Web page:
In President Lyndon Johnson’s 1967 state of the union address , he proposed 120 million dollars for the program (to serve approximately 200,000 children from disadvantaged backgrounds). However, when funding for the project was approved by Congress, a fraction of that amount—merely 15 million dollars —was authorized . This necessitated a change in strategy by the Office of Economic Opportunity (OEO), the government agency charged with oversight of the program (Egbert, 1981, pp. 3-4; Stebbins, et al, 1977, p. 2; Watkins, 1997, p. 4). Instead, program administrators made the “brilliant decision… (to) convert Follow Through from a service program to a research and development program (Evans, 1981, p. 5). A “doodle” by President Johnson made during a cabinet level meeting Presented by Brent Daigle, Ph.D. (ABD)
Project Follow Through was the largest and most expensive federally funded experiment in education ever conducted . The most extensive evaluation of Follow Through data covers the years 1968-1977 ; however, the program continued to receive funding from the government until 1995 (Egbert, 1981, p. 7). Follow Through was originally intended to be an extension of the government’s Head Start program , which delivered important educational, health, and social services to typically disadvantaged preschool children and their families. The function of Follow Through, therefore, was to provide a continuation of these services to students in their early elementary years. Presented by Brent Daigle, Ph.D. (ABD)
Siegfried Engelmann Wesley C. Becker Worked collaboratively to identify teaching methods that would accelerate the performance of historically disadvantaged elementary school students. Presented by Brent Daigle, Ph.D. (ABD)
Features of DI include: Explicit, systematic instruction based on scripted lesson plans. Ability grouping. Students are grouped and re-grouped based on their rate of progress through the program. The DISTAR ( Direct Instruction System for Teaching Arithmetic and Reading ) program gained prominence during Project Follow Through (1967-1995), the largest federally funded experiment in public education . Presented by Brent Daigle, Ph.D. (ABD)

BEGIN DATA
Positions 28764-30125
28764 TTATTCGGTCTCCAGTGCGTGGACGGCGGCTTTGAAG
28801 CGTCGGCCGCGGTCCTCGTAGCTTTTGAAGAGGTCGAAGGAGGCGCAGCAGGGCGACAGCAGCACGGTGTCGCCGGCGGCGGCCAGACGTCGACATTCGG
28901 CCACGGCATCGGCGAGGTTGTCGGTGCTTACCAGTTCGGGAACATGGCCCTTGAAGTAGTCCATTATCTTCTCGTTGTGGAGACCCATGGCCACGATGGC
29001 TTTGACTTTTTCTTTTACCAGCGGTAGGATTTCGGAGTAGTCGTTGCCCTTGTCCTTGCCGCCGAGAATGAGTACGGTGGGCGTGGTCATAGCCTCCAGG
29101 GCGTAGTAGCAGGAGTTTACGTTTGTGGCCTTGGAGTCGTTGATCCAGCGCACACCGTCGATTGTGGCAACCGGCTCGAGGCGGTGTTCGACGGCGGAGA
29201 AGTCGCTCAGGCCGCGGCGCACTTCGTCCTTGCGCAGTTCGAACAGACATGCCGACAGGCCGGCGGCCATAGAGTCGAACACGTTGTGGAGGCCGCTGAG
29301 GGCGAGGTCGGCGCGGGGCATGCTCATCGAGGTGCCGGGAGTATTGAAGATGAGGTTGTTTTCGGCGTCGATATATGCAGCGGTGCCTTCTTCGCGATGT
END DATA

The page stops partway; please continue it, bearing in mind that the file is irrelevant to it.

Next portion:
Emphasis on pace and efficiency of instruction . DI programs are meant to accelerate the performance of students; therefore, lessons are designed to bring students to mastery as quickly as possible. Frequent assessment . Curriculum-based assessments help place students in ability groups and identify students who require additional intervention. Embedded professional development/coaching. DI programs may be implemented as stand-alone interventions or as part of a school-wide reform effort. In both instances, the program developers recommend careful monitoring and coaching of the program in order to ensure a high fidelity of implementation.
Bottom Line – Is it effective …? <ul><li>A meta-analysis conducted by Adams & Engelmann (1996) finds a " mean effect size average per study...(as) more than .75 , which suggests that the overall effect is substantial ." </li></ul><ul><li>Other educators (Weaver, 2001) (Casbergue, 2006) have asserted that a balanced approach to literacy that is based on collaboration between teacher and student will foster positive and meaningful outcomes in reading and the reading process . </li></ul><ul><li>Wisconsin Policy Research Institute Report, Vol. 14, No. 2, March 2001 : "this study draws two conclusions . One, it is much more effective for children , especially poor children , to be taught with the approach called Direct Instruction . Secondly , it is much more efficient for Wisconsin taxpayers to have their money spent on reading programs that work , rather than wasting millions, if not hundreds of millions of dollars, annually on trendy school of education programs that have failed in the past, are failing in the present, and will fail in the future." </li></ul>Presented by Brent Daigle, Ph.D. (ABD)
Direct Instruction – When I Say Rock! “ I was like ‘oh my goodness’, you totally have to practice at home or you’re gonna end up sitting there and trying to learn it in front of the children”. “ For the first two months, I cried every day” Presented by Brent Daigle, Ph.D. (ABD)
McGraw-Hill Building New York City The End Presented by Brent Daigle, Ph.D. (ABD)